Admit your business mistakes & say you’re sorry - Phil Drinkwater Coach

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Admit your business mistakes & say you’re sorry

When an error happens, how you handle the situation can mean all the difference. Admit your mistake and be transparent about what went wrong. Understand where others are coming from. Own up to it. Make it right…
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Some business people feel it’s weak to admit a mistake and use that 5 letter word – sorry. However, the truth is it’s empowering both personally and for your organisation. Be sorry .. and see your company thrive.

If you are a business owner, CEO / managing director, or an entrepreneur with a startup, your companies personality will act a little like a mini version of your personality, Not only will you hire people who tend to feel good to you because they are similar, but the rest of the staff will take a lead from you in order to keep their jobs safe.
Your personality traits, then, become prevalent around your business.

For that reason, be incredibly careful how you lead.

Vulnerability demonstrates strength

I coach from the perspective that vulnerability is empowering and demonstrates strength of character – and accepting others mistakes demonstrates empathy. Your mistake doesn’t define you. In short, it’s OK to not be perfect.

Why is this? Well, a few of the opposites of vulnerability are:

  • Entrenched
  • Defensible

If you are incapable of any vulnerability, much of your mental energy will be being spent on being right and sticking to the path you’ve carved. This leads to perfectionism and inflexibility, plus an element of the blame game, all of which are incredibly damaging both to an individual and a company.

Perfectionism is far from the ideal interview answer to “weaknesses”

I’d occasionally see CVs where people would proudly claim to be a perfectionist, thinking that this was a desirable trait.

Having standards is fine, but perfectionism creates an extremely difficult situation for a business because it’s never possible put a task down. There’s always more that can be done. The perfectionist knows the remaining 20% will take 80% of the time, but they’re willing to spend that extra 80% because emotionally they avoid being wrong at all costs.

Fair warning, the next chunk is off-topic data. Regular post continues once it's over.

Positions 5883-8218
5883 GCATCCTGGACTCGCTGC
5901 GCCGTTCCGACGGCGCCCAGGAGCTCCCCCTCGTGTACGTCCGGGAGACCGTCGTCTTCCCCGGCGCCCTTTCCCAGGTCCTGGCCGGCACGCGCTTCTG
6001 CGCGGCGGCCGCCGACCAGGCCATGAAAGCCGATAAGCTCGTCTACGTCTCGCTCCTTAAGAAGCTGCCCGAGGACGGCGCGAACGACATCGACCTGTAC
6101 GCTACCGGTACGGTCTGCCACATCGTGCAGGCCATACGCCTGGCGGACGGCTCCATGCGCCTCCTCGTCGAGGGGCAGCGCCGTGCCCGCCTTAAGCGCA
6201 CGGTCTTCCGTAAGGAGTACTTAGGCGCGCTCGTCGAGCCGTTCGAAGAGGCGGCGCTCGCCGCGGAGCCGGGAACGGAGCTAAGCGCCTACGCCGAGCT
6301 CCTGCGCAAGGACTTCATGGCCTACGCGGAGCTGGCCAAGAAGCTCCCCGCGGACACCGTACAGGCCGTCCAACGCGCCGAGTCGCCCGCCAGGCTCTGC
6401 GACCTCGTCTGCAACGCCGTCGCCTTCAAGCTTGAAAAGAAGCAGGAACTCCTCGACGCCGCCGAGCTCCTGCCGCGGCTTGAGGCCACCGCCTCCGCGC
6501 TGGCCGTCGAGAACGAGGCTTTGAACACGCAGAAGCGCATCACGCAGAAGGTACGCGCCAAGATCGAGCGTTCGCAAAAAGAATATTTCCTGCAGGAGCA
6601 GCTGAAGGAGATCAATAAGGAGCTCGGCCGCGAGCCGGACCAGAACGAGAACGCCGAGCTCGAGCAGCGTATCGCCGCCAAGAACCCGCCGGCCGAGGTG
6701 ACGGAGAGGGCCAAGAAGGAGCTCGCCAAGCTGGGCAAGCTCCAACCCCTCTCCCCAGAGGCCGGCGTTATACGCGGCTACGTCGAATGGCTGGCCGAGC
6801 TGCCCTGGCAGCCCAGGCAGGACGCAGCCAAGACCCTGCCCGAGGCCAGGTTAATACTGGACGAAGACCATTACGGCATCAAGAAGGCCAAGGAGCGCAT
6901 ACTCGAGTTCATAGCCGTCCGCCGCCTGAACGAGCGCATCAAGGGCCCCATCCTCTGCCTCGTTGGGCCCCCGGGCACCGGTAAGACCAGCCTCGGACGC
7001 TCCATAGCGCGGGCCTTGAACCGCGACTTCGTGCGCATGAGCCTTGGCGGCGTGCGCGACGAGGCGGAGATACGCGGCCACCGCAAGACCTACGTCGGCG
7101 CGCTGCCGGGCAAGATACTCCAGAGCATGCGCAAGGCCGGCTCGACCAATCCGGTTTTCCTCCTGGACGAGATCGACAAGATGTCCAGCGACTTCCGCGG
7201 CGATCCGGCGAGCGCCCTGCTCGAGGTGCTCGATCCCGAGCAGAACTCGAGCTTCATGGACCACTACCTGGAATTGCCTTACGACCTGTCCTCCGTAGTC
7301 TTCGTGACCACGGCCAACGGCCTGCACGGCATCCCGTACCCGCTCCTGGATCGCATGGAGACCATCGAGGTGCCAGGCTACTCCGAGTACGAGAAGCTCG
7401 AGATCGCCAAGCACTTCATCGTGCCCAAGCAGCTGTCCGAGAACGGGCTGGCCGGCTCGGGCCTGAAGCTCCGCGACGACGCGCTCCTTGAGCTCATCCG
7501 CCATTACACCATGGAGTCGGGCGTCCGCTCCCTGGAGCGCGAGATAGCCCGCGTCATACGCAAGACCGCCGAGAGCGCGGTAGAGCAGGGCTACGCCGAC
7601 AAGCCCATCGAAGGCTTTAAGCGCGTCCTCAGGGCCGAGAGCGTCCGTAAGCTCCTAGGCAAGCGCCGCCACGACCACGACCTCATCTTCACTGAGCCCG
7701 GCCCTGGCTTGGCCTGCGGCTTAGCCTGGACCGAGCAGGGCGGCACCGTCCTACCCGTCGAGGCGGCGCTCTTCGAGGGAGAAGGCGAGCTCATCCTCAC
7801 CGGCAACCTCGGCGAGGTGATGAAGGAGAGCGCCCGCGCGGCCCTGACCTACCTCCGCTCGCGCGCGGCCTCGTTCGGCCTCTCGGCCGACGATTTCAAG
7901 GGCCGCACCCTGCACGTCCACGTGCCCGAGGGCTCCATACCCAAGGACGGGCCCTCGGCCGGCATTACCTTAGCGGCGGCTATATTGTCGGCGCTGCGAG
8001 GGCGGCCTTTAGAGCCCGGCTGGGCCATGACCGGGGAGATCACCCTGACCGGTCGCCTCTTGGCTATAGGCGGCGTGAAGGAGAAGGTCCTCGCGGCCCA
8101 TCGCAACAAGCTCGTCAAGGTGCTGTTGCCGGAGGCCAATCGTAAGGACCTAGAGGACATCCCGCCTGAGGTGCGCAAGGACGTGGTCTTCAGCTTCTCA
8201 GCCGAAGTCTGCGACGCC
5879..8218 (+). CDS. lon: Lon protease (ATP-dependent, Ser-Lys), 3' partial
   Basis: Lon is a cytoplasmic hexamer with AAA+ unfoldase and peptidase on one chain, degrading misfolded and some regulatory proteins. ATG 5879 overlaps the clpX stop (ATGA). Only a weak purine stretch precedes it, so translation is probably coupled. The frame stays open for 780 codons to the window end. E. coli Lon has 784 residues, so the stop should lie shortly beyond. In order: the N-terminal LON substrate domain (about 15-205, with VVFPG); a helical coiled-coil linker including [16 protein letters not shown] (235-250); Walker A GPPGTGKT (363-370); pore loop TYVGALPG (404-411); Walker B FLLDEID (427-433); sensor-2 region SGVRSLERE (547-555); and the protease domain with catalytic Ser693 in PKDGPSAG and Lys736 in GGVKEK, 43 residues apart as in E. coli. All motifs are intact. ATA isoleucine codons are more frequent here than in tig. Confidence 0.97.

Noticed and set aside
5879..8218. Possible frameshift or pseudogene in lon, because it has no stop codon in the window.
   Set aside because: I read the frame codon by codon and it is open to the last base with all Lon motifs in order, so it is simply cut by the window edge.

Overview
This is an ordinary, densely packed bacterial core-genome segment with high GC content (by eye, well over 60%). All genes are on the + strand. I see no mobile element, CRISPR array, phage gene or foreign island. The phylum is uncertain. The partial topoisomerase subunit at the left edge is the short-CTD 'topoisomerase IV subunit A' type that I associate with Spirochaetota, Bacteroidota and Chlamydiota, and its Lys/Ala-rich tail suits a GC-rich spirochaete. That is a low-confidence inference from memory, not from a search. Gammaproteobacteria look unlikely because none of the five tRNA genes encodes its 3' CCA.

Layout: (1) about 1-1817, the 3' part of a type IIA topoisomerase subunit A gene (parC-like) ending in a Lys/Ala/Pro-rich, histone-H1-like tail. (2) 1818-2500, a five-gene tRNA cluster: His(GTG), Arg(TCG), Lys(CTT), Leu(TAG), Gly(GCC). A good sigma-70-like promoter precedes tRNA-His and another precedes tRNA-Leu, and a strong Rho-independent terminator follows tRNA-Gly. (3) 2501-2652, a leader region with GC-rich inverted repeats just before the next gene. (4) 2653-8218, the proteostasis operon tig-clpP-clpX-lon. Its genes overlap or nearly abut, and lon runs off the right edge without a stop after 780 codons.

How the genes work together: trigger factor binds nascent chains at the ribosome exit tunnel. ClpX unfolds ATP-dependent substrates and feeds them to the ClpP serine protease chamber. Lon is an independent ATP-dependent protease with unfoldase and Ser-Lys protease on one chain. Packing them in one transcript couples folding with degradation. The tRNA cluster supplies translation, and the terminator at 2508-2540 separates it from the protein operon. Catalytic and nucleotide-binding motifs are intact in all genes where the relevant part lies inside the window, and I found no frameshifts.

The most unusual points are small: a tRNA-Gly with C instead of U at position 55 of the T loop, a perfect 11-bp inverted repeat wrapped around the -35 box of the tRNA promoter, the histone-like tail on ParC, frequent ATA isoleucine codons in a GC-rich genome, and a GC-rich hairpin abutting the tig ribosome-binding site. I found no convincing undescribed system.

So, they can become a liability.

Inflexibility necessarily creates under-optimised solutions

How much energy do you put into proving you’re right, versus evaluating opportunities for new paths?

I remember one of my friends worked for a company that made pushchairs for children. After a while, they realised that their growth in the market would be slower than anticipated and they should look to build out into other markets using the fabrication they already had in place. They did bring several new successful products to the market.
Inflexibility wouldn’t have allowed this; they would doggedly have continued and held themselves back.

The blame game

When mistakes are anathema in an organisation, staff will typically start playing the blame game. This consists of minimising the amount of responsibility you have for the situation, and attempting to maximise someone else’s responsibility.

This will always drive people apart, killing the desired situation of a fun and friendly working environment. Staff may spend their time and energy on the less productive task of trying to trip each other up.

Don’t sew these traits into the fabric of your business

All businesses need standards. They also need to trust in their direction.